Mihingo Story

October 5th 2001, it was Ralph’s birthday and the very first time we ever went to Lake Mburo. We decided to explore the Ruroko track and found ourselves driving into a beautiful valley full of Zebras and Impala and there on the other side of the valley was an exciting rocky outcrop high up on the crest of a ridge. As it was late and already getting dark we quickly put up our tent and decided to explore in the morning. I was feeling rather sick as I was just pregnant with Debasien so ate a jar of olives and felt much better!

We woke up early and the valley looked magical and misty. Full of excitement and anticipation we made our way up towards the rocks we had seen the evening before. There were no roads or paths, just thick bush. We found a shady canopy in a gap between the rocks (where you now walk from the car park to the dining room) and we then saw an enormous chunk of granite rock which we scrambled up. As we reached the top, there in front of us was the most breathtakingly, beautiful view down to the valley below. We sat in awe on the hot smooth boulders and thought, Wow! Just imagine if we could build a lodge here. But as dreams like this don’t usually happen we tried not to get too excited.

We eventually discovered who owned the land; a small farming family. They didn’t want money but instead wanted another piece of land on which to graze their cattle. After months of searching the family finally found the piece of land they really wanted. It was double the size of Mihingo, had permanent water and was much better for cattle. So in 2003 we finally managed to buy this land and swap it with Mihingo which is the name that the rocks were originally called.

It was another year and a half later before we managed to get a land title and could finally start to build Mihingo. After a bad start with a builder we had to stop building and then only started to build with full force and a new team in September 2005.

Tibor Gaal, an old family friend from Mombasa and an excellent architect, who has designed many of the hotels along the Kenya coast, came to stay to help us design the lodge.
Tibor designed the roof structure for the rooms and the bath room. He also designed the dining room roof structure and our kitchen and store. Ralph and I designed everything else with help and ideas from family and friends.

My brother Marco (below left) came to help oversee the building of the lodge for a few months. He had many excellent design ideas. After the store, the first thing we built was the office. We decided to leave the back wall of the office natural rock which you can see below.

Above, Rose is holding Fergus who was 3 months old. Rose is our boys ‘Ayah’ or nanny. They now call her Auntie Rose and she still works for us.

We moved to our second campsite in September 2005 (photo below left). It was between the Kings Room rocks on the left and the Water catchment rocks on the right, which is where you walk when you are going to have a massage. No large machinery was used to build Mihingo, everything was done by hand!

We tried to build many rooms at the same time and sometimes we had up to 70 builders working at once. Moving the boulders was a very tricky job. Amazingly the only accident that happened during the building of Mihingo was one squashed finger that recovered within a month.

Bush Buck’ was the first room that we started to build in September 2005 with the new team (below Marco and me standing outside Bush Buck).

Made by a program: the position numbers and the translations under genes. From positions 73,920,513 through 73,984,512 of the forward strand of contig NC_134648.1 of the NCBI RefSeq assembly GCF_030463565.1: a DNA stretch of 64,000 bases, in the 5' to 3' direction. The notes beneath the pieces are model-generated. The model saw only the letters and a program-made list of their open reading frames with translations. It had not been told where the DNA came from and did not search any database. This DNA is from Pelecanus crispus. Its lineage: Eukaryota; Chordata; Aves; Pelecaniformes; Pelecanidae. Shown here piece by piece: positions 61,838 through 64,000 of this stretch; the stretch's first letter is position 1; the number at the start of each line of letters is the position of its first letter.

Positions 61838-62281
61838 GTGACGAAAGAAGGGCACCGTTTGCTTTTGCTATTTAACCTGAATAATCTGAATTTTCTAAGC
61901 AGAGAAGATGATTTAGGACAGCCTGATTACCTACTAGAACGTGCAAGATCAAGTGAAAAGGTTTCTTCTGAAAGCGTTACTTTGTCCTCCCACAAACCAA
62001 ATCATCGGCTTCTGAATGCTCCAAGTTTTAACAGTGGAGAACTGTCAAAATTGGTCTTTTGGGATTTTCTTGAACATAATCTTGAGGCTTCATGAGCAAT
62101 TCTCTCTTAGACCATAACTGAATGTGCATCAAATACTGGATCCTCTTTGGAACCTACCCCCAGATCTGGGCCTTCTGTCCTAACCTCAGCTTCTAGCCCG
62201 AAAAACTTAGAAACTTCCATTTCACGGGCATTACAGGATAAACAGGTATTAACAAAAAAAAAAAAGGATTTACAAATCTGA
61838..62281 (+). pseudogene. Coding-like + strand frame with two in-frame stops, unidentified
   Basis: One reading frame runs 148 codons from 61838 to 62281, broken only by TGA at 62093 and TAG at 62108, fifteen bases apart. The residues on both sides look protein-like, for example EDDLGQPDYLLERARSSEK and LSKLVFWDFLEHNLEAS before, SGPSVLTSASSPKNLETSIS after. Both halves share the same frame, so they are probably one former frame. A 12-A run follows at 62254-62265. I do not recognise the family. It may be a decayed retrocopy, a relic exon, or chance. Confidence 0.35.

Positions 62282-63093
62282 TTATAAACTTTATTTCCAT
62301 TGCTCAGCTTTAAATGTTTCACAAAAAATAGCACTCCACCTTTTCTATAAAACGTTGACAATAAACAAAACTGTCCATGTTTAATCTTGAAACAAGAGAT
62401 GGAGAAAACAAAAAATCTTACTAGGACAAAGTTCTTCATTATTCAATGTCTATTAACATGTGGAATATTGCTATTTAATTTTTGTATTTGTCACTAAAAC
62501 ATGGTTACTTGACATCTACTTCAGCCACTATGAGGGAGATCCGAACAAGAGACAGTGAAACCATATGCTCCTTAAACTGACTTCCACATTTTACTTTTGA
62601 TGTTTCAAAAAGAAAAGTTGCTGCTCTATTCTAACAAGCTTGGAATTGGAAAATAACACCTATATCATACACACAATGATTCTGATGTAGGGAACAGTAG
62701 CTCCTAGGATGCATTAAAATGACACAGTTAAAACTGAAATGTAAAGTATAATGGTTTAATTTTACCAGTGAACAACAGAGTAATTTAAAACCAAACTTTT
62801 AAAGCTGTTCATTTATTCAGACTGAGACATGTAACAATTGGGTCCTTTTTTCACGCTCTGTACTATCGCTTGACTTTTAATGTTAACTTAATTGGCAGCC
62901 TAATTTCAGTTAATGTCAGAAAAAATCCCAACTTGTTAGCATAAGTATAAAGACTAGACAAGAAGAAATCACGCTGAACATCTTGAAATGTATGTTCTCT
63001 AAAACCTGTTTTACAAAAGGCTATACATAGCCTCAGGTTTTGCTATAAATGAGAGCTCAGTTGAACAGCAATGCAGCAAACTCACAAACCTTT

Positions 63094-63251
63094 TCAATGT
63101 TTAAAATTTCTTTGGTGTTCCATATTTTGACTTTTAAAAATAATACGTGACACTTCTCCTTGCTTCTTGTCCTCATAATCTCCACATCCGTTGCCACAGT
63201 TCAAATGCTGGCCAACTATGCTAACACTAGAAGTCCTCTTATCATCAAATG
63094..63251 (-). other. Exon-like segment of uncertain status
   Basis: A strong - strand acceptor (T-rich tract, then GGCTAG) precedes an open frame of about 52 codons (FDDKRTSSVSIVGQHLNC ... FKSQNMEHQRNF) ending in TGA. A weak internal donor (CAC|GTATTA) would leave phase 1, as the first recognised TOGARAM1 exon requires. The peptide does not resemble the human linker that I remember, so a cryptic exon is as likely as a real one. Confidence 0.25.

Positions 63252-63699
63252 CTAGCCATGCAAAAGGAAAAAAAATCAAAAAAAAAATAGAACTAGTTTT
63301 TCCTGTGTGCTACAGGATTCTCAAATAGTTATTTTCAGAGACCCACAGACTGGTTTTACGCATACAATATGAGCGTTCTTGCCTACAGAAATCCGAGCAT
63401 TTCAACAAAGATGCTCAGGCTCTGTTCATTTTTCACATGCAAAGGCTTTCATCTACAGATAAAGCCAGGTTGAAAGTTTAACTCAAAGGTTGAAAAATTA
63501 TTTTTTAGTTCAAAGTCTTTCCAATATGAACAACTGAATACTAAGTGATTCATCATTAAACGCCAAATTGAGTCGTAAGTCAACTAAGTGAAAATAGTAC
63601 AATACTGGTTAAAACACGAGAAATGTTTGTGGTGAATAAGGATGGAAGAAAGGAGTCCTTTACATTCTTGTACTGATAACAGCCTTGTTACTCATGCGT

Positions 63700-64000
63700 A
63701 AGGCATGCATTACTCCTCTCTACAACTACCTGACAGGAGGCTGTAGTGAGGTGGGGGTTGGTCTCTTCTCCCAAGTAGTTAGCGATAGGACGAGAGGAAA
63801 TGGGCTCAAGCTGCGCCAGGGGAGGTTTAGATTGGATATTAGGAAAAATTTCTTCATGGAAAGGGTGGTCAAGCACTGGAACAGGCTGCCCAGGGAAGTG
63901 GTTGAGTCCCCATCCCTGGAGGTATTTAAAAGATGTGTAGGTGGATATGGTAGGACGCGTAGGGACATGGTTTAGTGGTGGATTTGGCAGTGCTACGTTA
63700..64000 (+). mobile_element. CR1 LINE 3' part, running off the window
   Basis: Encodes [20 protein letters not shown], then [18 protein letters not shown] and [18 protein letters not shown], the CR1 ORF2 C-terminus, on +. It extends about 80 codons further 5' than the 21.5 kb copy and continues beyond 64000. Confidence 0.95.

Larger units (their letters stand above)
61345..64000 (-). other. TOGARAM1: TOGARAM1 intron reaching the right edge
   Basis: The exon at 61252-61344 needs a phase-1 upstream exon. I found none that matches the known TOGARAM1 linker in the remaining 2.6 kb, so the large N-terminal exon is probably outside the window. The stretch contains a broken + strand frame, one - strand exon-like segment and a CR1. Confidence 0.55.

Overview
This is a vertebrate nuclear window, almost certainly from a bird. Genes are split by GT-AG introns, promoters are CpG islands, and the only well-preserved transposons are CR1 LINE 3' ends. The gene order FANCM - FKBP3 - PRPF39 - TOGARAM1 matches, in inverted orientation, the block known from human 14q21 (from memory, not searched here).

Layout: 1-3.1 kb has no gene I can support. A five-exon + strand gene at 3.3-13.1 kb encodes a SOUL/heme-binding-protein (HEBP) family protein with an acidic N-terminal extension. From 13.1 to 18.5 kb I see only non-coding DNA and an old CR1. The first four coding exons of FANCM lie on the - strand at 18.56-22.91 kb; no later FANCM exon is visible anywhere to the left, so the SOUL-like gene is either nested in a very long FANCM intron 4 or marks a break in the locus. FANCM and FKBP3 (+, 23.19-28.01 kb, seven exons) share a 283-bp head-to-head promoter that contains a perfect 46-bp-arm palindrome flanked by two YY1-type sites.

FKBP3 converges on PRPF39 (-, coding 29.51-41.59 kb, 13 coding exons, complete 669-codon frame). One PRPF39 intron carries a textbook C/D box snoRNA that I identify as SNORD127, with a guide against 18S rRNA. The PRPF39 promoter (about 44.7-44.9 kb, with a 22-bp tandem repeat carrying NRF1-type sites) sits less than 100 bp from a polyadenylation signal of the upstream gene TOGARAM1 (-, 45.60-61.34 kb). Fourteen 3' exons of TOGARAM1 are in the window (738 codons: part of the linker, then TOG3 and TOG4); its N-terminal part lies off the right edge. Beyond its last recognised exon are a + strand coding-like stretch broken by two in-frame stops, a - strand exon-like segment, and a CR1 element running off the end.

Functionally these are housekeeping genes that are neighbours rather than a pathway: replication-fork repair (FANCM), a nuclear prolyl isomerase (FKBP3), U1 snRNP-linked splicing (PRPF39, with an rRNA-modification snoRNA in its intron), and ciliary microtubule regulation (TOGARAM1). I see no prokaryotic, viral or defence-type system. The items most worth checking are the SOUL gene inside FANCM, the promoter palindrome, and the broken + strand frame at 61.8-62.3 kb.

Natural stones were used, which were found on Mihingo land to make many of the steps. We wanted the lodge to melt into the environment and look as natural as possible.

In March 2006 Glen and Justus came to help us. Justus is a lovely German Zimmermann, a carpenter who specialises on wooden roof structures. Glen is a furniture designer originally from England, but now lives in Uganda. Glen made our gorgeous coffee tables which are in the bar, out of dead olive trees that we found on our land.

Justus and Glen worked out how to erect the main pole in the dining room and they designed all the trusses. Justus taught our carpenters how to make special joints that would ensure the structure was really robust. The Mihingo dining room roof structure is unique and the first of its kind in Uganda. We used dead olive wood trees that we found on Mihingo land for the poles in the dining room.

Ralph is certainly more the engineer and I am more the designer. If I had built Mihingo it would have fallen down, but if Ralph had designed Mihingo without me it wouldn’t have looked nearly as lovely!

In the bathrooms I wanted the showers to look curvy and elegant but also to have steps that are flat enough to stand a glass of champagne on. I designed the windows of the bathrooms so that there was no need for any wooden window sills. I was inspired by the rounded curves used in traditional Bahima huts.

Ralph set each of the olive wood door frames into the walls and taught the team the concept that even a very crooked piece of wood can still stand vertically. Ralph designed the doors which are very simple eucalyptus frames filled with papyrus which is readily available from the lakes surrounding Mihingo lodge.

Building a safari lodge is a very exciting thing to do, but it was at times also very stressful and exhausting. Debasien and Fergus loved living in the bush. The most exciting times was when the flying ants hatched out of the termite mounds. It happens just after the rains, when the sun first comes out. They would catch them in a mug as they left the termite mound, sprinkle a little salt on them and eat them by the handful while they are alive and kicking. Delicious! Flying ants are the queen termites (below Debasien about to start catching the flying ants).